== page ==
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Louis XIV, What Made Milwaukee Famous live

| March 26, 2008 | 0 Comments

Louis XIV, What Made Milwaukee Famous
Metro, Chicago
Saturday, March 22, 2008


When Louis XIV picked up steam in 2004, it was on the road alongside The Killers and Von Bondies, and quickly led to a deal with Atlantic Records. Even though the industry was riding the resurrected garage and dance rock crazes to excessive extents, the San Diego quartet were a distortion-slapped breath of fresh air, not really catering to either craze, rather revisiting the grimy swagger of AC/DC and The Rolling Stones, plus a hearty blast of T. Rex (in all its glammy extravagance) on the full-length debut, The Best Little Secrets Are Kept.

Though the disc generated an unquenchable amount of industry buzz (topped off by several South By Southwest appearances), the groundswell significantly tapered, so much so that 2008’s Slick Dogs And Ponies seemed to come out of the blue. While the record was ramped up with a tour supporting Editors and Hot Hot Heat, awareness substantially simmered by the time this spring’s headlining outing settled in, evidenced by a sparsely populated Chicago show that found the band clinging to the painful aftermath of a figurative hangover.

On stage, songs from the first album still packed their ballsy riffs, handclap appeal, and sexually charged imagery, but new tracks were hampered by a darker, ominous, almost murky aura that found frontman Jason Hill and company in a somewhat lethargic state, a realistic side effect of non-stop touring and presumed partying (if their tongue-in-cheek lyrics of sordid affairs are even half-truths). While not lacking instrumental chemistry (or the epic appeal of a two-piece string section), Louis XIV’s delivery throughout tripped out psychedelics of “Air Traffic Control” and screechy soulfulness of the ’70s-porn-worthy “Tina” seemed more like a group trying to live up to the original hype, but lacking the sincerity that sold those sounds the first time around.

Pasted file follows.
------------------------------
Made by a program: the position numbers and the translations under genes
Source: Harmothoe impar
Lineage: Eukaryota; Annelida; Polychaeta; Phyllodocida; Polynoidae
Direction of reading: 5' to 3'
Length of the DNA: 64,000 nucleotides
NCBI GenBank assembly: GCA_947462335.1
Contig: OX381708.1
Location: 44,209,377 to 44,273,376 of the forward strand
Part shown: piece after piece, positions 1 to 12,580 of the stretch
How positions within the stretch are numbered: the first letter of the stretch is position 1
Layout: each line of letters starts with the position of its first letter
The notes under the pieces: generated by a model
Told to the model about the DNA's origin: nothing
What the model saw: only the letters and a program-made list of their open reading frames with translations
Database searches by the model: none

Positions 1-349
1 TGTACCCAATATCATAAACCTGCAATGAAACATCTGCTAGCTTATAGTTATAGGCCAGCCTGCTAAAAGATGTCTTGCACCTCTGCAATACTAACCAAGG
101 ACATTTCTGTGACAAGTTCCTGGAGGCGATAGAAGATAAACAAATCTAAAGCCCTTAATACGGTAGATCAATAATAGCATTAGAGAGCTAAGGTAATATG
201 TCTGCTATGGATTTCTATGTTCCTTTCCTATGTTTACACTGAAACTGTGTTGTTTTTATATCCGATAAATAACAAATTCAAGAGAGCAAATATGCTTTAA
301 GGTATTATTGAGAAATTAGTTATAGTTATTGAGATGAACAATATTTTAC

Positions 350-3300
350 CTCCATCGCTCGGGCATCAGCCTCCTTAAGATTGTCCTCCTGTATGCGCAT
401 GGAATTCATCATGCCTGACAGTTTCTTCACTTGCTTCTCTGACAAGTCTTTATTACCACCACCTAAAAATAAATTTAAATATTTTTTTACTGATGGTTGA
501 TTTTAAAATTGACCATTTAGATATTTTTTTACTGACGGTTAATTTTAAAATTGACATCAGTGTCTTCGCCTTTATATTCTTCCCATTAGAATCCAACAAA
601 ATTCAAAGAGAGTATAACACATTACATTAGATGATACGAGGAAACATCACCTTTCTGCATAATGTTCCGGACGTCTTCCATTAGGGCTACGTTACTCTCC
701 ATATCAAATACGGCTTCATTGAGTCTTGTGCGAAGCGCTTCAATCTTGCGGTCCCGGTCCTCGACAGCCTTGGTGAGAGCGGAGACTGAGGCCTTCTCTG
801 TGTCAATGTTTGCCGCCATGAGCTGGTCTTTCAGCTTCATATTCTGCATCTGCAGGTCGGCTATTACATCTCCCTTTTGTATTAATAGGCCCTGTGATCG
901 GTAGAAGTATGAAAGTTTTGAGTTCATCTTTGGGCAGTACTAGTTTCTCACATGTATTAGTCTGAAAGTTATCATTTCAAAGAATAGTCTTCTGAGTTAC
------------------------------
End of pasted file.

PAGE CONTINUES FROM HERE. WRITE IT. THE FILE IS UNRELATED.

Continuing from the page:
The same could be said about fellow cuts from the new class (especially the speedy but unnerving “Guilt By Association”), though the ball did swing back in members’ favor towards the end when unveiling the older aggression of tambourine and sweat-drenched “God Killed The Queen,” plus the current project’s sole saving grace, “There’s A Traitor In This Room.” Though still not at full throttle, Hill was able to sew together a somewhat convincing cross pollination of Bon Scott and Mick Jagger, allowing the adrenaline rush to carry the equally incendiary finale “Pledge Of Allegiance,” but by then it was too late to undo the damage incurred from so many forays into the band’s sophomore flounder.


Thankfully openers What Made Milwaukee Famous steered clear of that dreaded second CD slump, thanks to a consistent leap between being the talk of Texas in 2005 to astutely evolved and inventive indie rockers. The Austin-bred five piece made the label leap to Barsuk the next year and just released What Doesn’t Kill Us on the heels of tour dates supporting a “reunited” Smashing Pumpkins. Playing large venues with Billy Corgan and his hired hands surely sealed members’ cohesion, and unlike the Lone Star State’s similar-sounding Spoon, WMMF weren’t lacking in stage presence.

For starters, the group didn’t take themselves too seriously but still possessed the finely chiseled chops that made the satirical “Cheap Wine” and the swooning stalker song “Sweet Lady” instantly magnetic. Singer/guitarist Michael Kingcaid silenced the hipsters by boldly backing piano man Billy Joel before unfurling a lean but muscle-bound rendition of “You May Be Right,” which complemented the strutting original “Sultan.” In the end, that sophisticated mash-up of sweeping organics and scalding electrics was enough to command attention, even with a less-than-half-full room.

— Andy Argyrakis

Category: Live Reviews, Weekly

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